The contribution emerging from the Chinese boundary to the immediate point in the Indian boundary cannot be stated to be negligible.
The China-India hydropolitics over the Yarlung Tsangpo/Brahmaputra has generally been perceived as “hydro-hegemon” China’s ill intent towards downstream India’s interests. Earlier, a host of contentions were floated in the media about China’s gravity dam project, the Zangmu Dam on the Yarlung Tsangpo/Brahmaputra system on the northwest of Gyaca in the Tibet Autonomous Region (TAR) of China. As such, many such incidents over the Brahmaputra in the Indian boundary have been attributed to China’s evil designs against India, examples of which include the increase in turbidity and blackening of waters in Tsiang (the name of Yarlung Tsangpo in Arunachal Pradesh), temporary stoppage of data sharing by China over the high season flows as per the China-India MoU during the Doklam standoff, and news of a series of check dams being constructed along the Tibetan boundary.
Over the last 48 hours, global and Indian media are replete with the news of Chinese plans to build a “super” dam on the lower reaches of the Yarlung Tsangpo close to the Line of Actual Control (LAC) in Tibet. Certain news reports state that this move can “… have a far-reaching impact on northeast India’s water security.” The dam is reported to have been proposed in the Medog county of TAR, close to Arunachal Pradesh. The gravity of this intervention and its impact on downstream India need to be understood from the perspective of existing hydrological flow and precipitation regimes.
At the very outset, one needs to note that both the hydrology and precipitation over the Yarlung Tsangpo/Brahmaputra are highly correlated, despite the fact that the system is fed by rainfall, as well as snow and glacial melts. The contribution of snow and glacial melt to the flow is substantially low in the overall stretch; however, its contribution is higher in the upper reaches of the flow which are in the rain-shadow region. Of the total 2,880 kilometres (kms) length of the Yarlung Tsangpo/ Brahmaputra, 1,625 kms flows through the Tibetan plateau with the name Yarlung Tsangpo, whereas it assumes the names of Siang, Dihang, and Brahmaputra in its 918 kilometres in India, and the rest of the 337 kilometres in Bangladesh is named the Jamuna till its confluence with the Ganges near Goalando. Though this geographical distribution of length gives an apparent impression that the maximum flow of the system occurs in the TAR of China, it is a myth! Rather, the system becomes stronger and fatter as it flows further downstream. It needs to be noted here that the Brahmaputra is identified as the flow downstream of the confluence of three tributaries, namely the Luhit, Dibang, and Dihang, near Sadiya in the Indian state of Assam.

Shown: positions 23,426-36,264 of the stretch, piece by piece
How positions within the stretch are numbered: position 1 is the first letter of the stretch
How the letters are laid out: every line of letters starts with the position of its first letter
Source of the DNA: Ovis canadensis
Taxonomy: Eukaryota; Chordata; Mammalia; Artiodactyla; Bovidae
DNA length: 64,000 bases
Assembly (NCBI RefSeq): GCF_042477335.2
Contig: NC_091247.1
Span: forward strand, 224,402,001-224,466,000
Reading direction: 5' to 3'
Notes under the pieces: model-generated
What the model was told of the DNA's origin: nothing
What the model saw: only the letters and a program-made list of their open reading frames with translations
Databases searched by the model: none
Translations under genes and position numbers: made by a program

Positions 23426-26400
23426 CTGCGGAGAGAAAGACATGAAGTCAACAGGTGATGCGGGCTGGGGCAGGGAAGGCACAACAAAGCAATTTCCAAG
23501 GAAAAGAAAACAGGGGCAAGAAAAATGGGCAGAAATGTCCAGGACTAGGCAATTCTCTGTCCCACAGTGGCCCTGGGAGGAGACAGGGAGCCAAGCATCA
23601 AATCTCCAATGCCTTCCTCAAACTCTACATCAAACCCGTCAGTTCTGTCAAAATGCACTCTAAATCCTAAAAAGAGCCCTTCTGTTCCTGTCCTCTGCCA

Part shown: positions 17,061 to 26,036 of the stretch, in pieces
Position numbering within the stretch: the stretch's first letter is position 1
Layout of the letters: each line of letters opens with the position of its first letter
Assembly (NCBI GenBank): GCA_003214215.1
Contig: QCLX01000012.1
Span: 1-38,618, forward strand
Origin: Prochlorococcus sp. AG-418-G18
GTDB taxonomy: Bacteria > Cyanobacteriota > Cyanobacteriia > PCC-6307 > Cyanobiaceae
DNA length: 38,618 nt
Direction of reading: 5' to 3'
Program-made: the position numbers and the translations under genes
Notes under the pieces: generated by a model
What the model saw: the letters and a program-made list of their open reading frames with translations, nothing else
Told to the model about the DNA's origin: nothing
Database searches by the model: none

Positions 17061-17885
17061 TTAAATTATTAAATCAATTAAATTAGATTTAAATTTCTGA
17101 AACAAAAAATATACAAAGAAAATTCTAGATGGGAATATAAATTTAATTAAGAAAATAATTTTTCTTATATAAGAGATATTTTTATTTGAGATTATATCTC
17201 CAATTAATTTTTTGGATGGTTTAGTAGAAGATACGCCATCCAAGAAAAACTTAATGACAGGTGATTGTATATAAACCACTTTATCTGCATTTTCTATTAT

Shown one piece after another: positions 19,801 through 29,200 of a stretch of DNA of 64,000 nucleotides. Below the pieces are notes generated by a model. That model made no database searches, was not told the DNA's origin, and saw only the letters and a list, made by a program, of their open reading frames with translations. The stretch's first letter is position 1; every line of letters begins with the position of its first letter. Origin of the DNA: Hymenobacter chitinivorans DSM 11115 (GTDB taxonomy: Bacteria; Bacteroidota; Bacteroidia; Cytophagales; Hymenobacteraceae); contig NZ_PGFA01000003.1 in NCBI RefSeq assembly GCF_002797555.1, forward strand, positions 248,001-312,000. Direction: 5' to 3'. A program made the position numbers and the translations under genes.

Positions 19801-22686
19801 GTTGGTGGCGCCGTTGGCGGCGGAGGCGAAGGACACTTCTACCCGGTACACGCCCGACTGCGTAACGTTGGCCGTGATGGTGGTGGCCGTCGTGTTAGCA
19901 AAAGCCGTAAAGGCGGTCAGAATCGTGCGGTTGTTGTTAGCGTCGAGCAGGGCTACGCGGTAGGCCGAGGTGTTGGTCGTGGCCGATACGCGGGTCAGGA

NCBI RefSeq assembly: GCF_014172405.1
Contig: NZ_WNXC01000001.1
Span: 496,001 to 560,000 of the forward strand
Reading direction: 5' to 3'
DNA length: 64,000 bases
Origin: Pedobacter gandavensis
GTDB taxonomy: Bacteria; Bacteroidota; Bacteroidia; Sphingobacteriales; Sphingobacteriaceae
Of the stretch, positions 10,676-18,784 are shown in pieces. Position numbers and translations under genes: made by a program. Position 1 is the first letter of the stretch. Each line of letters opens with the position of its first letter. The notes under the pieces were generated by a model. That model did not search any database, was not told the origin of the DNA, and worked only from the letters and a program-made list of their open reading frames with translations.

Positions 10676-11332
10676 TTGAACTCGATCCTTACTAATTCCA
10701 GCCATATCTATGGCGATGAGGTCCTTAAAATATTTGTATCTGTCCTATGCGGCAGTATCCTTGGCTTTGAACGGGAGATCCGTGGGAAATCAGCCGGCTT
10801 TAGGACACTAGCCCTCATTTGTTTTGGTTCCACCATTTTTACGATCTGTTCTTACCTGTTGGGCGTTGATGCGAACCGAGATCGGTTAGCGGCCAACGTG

A huge variability is noted in the precipitation and run-offs. A large part of the Tibetan component of the basin, i.e. the longer stretch of the Yarlung, is located in the rain-shadow north aspect of the Himalaya, and is therefore a recipient of much less rainfall as compared to the south aspect. Therefore, while the average annual precipitation in the trans-Himalaya is around 300 mm, the average annual precipitation (that includes mainly rainfall) reaches about 3,000 mm in the south aspect just after crossing the crestline. The foothills are frequently fed by anomalous precipitation of a magnitude that is capable of causing great floods. Within the Brahmaputra valley in Assam, the average annual rainfall is higher in the northeastern areas and gradually decreases towards the western parts. In the peak flow periods, the Brahmaputra is fed by the monsoon rainfall.
Figure 1: Isohyet map showing distribution of precipitation in the Yarlung Tsangpo / Brahmaputra basin at the Great Bend and adjacent areas.
While the peak flows at Nuxia and Tsela Dzong — measuring stations at the great bend in the Tibetan plateau — are about 5,000 and 10,000 cubic metres per second (cumecs), the peak flow at Guwahati in Assam is approximately 55,000 cumecs. The lean season flow in Nuxia is in the range of 300-500 cumecs, while the lean flow at Pasighat in India is to the tune of 2,000-plus cumecs, the one at Guwahati is around 4000-plus cumecs, and at Bahadurabad it is about 5,000 cumecs. Summarily, one may state that the annual discharge of 31.2 billion cubic metres (BCM) at Nuxia simply does not compare with annual discharges of Pandu/Guwahati (494 BCM) or that of Bahadurabad in Bangladesh (625 BCM). At the same time, the sediment regime also follows the same pattern, with the run-off in the rain-shadow region not being sufficient to carry the massive sediment load recorded downstream. The Brahamputra’s large mainstream flows of water and sediments are contributed by many of its large tributaries including Dibang, Dihang (Siang), Luhit, Subansiri, Manas, Sankosh, Teesta, etc. While Nuxia records an annual suspended sediment load of around 30 million metric tonnes, (as suggested in a 2016 volume titled River Morphodynamics and Stream Ecology of the Qinghai-Tibet Plateau by Wang and colleagues), the same is recorded at 735 million metric tonnes in Bahadurabad.